Growing up in Detroit, going to Canada was like visiting a friend who lived across the street. Not including time spent at customs, going to Windsor, Ontario takes far less driving time than traveling to Lansing or Ann Arbor.
I needed to get away this summer and narrowed my choices down to Chicago or Toronto. Since Toronto is closer to Detroit than Chicago by an hour, Toronto won. I hadn't been to Toronto in over ten years and wanted to visit again. I spent four and a half wonderful days in July touring the city and taking in lots of sites.
I arrived at the hotel around 2p. After parking my car and checking in, I set out to find the fashion district. I took the subway to Queen St West and walked from Yonge to Spadina. It wasn't that bad of a walk considering I was driving for the last three and half hours. My goal wasn't to buy anything, but to survey what was available.
I visited the Royal Ontario Museum to see the Big Mega Textiles & Costume exhibit currently on display.
The exhibit featured garments and textiles centered around big ideas: fabric, time, size, event, etc. I was particularly mesmerized by Tom Ford's sequin masterpiece for Yves Saint Laurent and Christian Dior's Passage #5 Coat Dress. The Dior coat dress contains over 166 meters of fabric in total and took over 500 hours to construct. There is a video accompanying the display showing ateliers at the House of Dior working on the coat. It was fantastic.
Below are photos of the Tom Ford sequin dress. This dress is simply beautiful. Upon studying the style lines, I was a bit shocked to see that the pattern is rather simple. It has a curved high waist, mandarin collar, high bust darts, skirt darts, left-side drape, center back invisible zipper, and piped hem. I think this dress would not be too difficult to knock off. Carolyn, Kristine, Sheila, Faye: you're on!
I also visited the gem and rock exhibit. I've always loved geology, but actually never took a class in it.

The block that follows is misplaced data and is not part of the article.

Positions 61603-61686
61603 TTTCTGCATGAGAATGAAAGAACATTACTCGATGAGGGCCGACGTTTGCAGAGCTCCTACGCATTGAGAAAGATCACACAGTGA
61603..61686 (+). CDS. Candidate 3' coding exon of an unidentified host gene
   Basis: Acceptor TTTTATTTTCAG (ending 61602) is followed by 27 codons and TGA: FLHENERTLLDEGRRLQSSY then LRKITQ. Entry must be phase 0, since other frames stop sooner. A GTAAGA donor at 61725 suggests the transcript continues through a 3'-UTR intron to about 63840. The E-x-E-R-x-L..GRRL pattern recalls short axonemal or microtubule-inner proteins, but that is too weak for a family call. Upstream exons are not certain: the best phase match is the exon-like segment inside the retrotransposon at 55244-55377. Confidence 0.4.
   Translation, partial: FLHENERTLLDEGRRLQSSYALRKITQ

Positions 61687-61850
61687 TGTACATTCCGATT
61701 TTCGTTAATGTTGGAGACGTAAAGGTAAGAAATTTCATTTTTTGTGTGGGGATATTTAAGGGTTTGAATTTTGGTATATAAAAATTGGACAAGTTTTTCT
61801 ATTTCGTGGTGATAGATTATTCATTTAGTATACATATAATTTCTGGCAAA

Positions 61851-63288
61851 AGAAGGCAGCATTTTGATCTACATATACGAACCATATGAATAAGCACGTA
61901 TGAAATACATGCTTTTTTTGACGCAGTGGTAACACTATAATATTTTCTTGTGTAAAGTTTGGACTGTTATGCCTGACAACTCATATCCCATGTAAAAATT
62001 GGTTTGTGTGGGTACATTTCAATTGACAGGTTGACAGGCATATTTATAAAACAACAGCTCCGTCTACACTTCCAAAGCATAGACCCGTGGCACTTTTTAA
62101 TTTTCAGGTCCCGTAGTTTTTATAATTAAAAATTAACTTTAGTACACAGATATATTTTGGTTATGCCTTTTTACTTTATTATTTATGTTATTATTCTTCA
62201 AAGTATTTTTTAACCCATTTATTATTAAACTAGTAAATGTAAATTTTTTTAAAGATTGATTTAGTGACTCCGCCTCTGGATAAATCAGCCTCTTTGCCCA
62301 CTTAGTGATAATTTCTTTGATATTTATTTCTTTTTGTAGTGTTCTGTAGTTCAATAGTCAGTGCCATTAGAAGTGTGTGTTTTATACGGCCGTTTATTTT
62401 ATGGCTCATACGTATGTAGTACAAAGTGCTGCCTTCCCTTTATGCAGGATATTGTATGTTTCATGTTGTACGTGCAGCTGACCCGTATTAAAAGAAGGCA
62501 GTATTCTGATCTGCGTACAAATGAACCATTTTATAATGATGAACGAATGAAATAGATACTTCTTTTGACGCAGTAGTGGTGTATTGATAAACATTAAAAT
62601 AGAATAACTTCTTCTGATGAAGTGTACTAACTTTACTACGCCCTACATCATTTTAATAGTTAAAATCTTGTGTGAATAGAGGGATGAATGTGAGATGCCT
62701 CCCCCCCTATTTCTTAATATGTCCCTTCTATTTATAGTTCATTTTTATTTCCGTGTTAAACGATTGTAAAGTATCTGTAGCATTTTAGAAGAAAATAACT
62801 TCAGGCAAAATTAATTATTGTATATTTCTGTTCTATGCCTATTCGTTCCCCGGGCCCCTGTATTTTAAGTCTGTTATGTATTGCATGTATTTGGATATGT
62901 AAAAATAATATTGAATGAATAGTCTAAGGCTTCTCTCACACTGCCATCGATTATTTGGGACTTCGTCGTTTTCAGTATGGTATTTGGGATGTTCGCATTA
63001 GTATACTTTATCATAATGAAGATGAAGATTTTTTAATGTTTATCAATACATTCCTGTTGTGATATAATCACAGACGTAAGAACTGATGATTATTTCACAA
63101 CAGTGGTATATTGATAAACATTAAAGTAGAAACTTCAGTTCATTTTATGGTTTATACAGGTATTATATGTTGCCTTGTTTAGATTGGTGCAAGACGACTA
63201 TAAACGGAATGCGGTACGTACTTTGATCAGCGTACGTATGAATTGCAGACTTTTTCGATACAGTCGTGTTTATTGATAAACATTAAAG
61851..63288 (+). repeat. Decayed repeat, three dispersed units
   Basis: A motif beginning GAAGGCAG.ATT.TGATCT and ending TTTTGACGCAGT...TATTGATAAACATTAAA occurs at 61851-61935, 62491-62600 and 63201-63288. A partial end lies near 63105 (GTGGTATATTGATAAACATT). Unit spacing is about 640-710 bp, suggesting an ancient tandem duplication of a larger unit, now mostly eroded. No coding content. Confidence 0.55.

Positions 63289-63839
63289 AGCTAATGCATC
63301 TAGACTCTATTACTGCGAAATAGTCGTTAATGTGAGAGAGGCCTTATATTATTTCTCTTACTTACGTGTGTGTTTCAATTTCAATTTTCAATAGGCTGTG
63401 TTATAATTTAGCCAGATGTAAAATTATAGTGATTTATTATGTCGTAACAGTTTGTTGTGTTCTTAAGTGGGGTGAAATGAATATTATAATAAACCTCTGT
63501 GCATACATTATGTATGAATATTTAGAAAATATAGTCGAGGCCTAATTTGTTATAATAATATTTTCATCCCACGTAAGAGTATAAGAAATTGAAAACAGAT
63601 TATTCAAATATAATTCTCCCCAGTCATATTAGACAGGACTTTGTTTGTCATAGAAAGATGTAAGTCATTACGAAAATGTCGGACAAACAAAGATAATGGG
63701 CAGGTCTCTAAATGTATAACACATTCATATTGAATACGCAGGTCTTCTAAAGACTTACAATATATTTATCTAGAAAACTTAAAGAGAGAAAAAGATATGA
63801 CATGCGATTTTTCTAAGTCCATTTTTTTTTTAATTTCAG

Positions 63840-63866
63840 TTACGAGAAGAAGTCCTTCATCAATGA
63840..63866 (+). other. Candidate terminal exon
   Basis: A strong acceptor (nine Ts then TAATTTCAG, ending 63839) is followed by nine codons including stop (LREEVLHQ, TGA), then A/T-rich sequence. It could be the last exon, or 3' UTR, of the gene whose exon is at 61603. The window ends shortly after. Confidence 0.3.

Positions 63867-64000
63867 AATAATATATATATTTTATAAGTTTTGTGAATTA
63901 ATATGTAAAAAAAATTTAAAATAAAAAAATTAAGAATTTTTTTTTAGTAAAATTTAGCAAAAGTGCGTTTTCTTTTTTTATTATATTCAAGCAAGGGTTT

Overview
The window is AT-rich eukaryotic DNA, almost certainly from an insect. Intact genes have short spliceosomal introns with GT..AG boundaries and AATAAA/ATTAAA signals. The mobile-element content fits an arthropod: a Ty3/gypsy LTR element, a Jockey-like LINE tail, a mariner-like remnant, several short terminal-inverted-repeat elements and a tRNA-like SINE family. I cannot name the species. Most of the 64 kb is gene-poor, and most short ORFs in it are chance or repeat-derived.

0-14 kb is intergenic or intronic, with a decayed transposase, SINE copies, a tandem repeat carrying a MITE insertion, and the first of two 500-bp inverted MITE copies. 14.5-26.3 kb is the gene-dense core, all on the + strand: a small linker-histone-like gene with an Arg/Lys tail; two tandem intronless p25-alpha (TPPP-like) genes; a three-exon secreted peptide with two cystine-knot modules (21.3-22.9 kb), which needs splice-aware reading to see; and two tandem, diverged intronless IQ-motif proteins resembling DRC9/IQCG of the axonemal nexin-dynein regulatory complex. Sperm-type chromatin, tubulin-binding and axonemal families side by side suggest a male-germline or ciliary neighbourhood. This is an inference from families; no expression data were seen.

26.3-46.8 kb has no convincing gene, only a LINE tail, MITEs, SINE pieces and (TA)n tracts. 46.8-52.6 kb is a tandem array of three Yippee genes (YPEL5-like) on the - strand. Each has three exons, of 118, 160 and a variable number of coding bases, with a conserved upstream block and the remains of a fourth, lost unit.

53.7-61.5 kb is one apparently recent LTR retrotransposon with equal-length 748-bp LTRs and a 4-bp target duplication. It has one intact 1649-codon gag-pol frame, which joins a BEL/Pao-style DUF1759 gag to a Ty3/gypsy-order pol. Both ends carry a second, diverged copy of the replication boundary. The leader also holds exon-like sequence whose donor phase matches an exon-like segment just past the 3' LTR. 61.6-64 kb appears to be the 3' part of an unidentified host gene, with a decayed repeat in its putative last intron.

Never judge a book by its cover! What seems to be an ugly rock turns out to be a marvelous work of natural art on the inside.
After a long day at the Royal Ontario Museum, I made a quick trip to the St. Lawrence Market to pick up some fresh fruit for my room. A cold breakfast buffet at my hotel was 17CAD day. Yeah. I wasn't paying 17CAD per day for some fruit and a croissant. In addition to the fruit, I bought some instant oatmeal, nuts, and orange juice at the local Shopper's Mart and had breakfast for a week for 15CAD.
Fabric shopping! After figuring out how to use the trolley system, I was well on my way to Queen St and Spadina. My first stop was King Textiles on Spadina. I didn't buy any fabric, although this navy 100% mohair coating kept calling me. At 40CAD/meter, I couldn't do it. I don't think I would ever cut into it and it just wasn't worth the cost to have it sitting around. So instead, I bought some more elastic for belts and lots of petersham. The petersham was only 1 CAD/meter and I should have bought more.
Next I went to Fabric by Designers on Queen St. There I found Kasha lining at...wait for it...8CAD/meter!!! Kasha lining at Vogue in Chicago sells for twice this amount. I snapped up between 2 and 3 meters of 3 different colors. This was a bargain that could not be beat!
On my last full day in Toronto, I toured Casa Loma (I didn't know Canada had castles), the Textile Museum, and the Gardiner Ceramics Museum.